Wednesday, November 19, 2014

Good ideas at the grocery

I bought the last bag of beans on the supermarket shelf last week -- or rather, the last bag of beans that looked like all the bags of beans I've been buying for 50 years.  I also bought a couple of new bags of beans, featuring zip tops.

What a great idea!  For 50 years my cupboards have been full of half bags of beans, rolled up and secured with rubber bands or bulldog clips.  How much simpler to acknowledge that people don't always use the full bag in one recipe, and provide a closable package.

So far great northern beans seem to be the only variety in the new packaging, but I can hope that it will be phased in to the other kinds one of these days.  Now if we could also get zip tops for rice, flour, sugar and lots of other staples.

And cereal.  I would think I died and went to heaven if I didn't have to wrestle with those cereal bags, difficult to open without tearing, difficult to reclose even if you didn't tear them.

Thursday, November 13, 2014

Eat your vegetables bait and switch

At the grocery this week and a new kind of pasta caught my eye -- instead of just tinting your tricolor pasta in different colors, they promise a full serving of vegetables.

But wait -- you have to eat 4 ounces of pasta to get that serving of vegetables.  That's a lot of pasta, as I know well because I weigh my pasta before cooking (I use between 4.5 and 5 ounces for two adults, when that's the only entree).  In fact, the "official" serving is just 2 ounces, as you can tell on the side of the box.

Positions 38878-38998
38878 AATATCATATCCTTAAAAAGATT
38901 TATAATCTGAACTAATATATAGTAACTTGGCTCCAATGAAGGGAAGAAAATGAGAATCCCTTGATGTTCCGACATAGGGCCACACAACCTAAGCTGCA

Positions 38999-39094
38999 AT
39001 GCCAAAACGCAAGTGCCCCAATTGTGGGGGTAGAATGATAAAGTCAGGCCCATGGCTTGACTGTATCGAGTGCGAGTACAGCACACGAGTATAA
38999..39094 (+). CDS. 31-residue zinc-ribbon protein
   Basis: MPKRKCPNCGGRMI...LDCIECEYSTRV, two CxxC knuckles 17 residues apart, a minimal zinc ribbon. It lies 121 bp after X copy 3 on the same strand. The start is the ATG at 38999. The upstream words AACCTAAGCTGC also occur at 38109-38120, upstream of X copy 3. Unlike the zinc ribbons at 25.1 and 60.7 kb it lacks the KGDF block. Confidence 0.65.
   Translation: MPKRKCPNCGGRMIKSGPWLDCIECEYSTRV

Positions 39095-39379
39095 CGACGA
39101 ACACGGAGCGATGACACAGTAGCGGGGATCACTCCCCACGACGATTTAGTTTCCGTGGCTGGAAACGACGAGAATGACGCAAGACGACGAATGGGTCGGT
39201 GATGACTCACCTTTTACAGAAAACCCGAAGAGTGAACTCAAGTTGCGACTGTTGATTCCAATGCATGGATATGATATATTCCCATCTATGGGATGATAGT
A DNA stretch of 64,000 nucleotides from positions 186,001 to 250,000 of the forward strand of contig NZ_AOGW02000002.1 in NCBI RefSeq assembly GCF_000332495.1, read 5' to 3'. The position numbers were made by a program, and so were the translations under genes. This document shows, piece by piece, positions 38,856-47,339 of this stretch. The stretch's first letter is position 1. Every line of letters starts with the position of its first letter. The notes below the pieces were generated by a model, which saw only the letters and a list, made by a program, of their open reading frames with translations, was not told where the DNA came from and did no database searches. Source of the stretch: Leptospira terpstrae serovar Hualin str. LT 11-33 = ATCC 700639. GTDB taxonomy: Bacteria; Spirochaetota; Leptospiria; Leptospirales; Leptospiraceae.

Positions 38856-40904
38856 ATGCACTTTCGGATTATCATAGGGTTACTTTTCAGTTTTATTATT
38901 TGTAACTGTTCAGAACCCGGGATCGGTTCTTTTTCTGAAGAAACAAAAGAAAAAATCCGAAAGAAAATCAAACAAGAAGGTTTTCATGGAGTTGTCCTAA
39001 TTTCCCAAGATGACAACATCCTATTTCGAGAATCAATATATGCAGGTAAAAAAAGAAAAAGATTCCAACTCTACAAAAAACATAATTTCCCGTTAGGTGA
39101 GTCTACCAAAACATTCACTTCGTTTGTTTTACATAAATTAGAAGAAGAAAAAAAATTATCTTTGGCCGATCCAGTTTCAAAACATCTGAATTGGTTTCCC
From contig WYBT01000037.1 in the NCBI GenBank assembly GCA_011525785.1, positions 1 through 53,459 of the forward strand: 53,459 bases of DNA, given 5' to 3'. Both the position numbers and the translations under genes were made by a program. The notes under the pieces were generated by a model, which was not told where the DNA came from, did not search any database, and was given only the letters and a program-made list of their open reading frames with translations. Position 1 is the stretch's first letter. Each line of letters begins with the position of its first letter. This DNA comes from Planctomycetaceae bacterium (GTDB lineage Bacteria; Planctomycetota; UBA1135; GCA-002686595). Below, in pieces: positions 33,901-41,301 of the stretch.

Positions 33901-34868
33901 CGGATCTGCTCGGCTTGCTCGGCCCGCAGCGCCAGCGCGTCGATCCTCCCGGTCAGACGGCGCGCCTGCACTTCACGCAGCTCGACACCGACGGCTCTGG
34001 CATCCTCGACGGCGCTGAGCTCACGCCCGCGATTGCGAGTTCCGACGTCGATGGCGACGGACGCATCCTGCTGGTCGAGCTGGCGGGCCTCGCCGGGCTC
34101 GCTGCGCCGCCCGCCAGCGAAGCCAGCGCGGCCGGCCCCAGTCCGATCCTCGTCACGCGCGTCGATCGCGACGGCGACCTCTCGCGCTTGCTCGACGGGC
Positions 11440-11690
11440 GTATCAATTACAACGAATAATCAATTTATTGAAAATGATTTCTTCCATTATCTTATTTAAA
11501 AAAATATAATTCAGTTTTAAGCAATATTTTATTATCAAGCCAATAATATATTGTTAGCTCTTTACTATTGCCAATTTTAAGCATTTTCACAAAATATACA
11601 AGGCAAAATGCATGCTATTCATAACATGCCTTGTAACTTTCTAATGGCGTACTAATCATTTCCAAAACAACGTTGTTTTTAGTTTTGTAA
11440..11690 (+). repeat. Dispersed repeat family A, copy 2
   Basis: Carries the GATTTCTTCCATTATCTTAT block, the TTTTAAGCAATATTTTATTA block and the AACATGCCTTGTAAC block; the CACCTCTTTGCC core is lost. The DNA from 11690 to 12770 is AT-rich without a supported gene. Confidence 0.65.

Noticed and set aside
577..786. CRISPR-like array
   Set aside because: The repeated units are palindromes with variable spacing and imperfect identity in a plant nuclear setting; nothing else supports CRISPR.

And here's another brand, same concept, same misleading display on the front of the box.

So why the bait and switch?  Why not just say "a half serving of vegetables in each serving of pasta"? That's good right there.

If your intention is to make it easy and appealing for people to eat more vegetables, then making them think they're getting more than they really are seems counterproductive.

Saturday, November 8, 2014

Asian gourds make me famous

My last post showed some truly humongous Asian gourds hanging from the patio rafters at my neighborhood Vietnamese restaurant.  A couple of weeks later I was surprised to find almost the identical photo in our local magazine, in the monthly feature that shows a strange place and challenges you to identify where it was taken.

I immediately sent them an email identifying the restaurant.  And it turns out that I was the first with the correct answer.

I wish I could say that I got a free meal out of it, or even a free magazine.  But I did become famous, at least to everybody who read the very teeny type on page 15 of the November issue of Louisville magazine.